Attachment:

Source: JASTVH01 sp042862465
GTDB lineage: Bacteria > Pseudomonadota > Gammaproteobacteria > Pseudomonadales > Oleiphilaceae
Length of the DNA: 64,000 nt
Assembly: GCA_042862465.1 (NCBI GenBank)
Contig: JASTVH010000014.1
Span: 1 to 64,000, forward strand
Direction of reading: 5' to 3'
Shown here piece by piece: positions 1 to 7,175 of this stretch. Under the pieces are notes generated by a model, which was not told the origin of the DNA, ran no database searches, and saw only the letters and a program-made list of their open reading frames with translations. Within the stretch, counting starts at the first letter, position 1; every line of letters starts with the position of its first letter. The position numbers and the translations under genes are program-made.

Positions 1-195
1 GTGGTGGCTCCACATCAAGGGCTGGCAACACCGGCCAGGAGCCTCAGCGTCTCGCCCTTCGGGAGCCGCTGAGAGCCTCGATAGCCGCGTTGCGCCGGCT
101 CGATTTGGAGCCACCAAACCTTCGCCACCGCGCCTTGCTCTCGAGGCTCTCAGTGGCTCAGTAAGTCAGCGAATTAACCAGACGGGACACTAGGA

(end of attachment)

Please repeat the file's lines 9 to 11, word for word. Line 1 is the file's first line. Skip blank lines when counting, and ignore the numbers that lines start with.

Positions 1-195
1 GTGGTGGCTCCACATCAAGGGCTGGCAACACCGGCCAGGAGCCTCAGCGTCTCGCCCTTCGGGAGCCGCTGAGAGCCTCGATAGCCGCGTTGCGCCGGCT
101 CGATTTGGAGCCACCAAACCTTCGCCACCGCGCCTTGCTCTCGAGGCTCTCAGTGGCTCAGTAAGTCAGCGAATTAACCAGACGGGACACTAGGA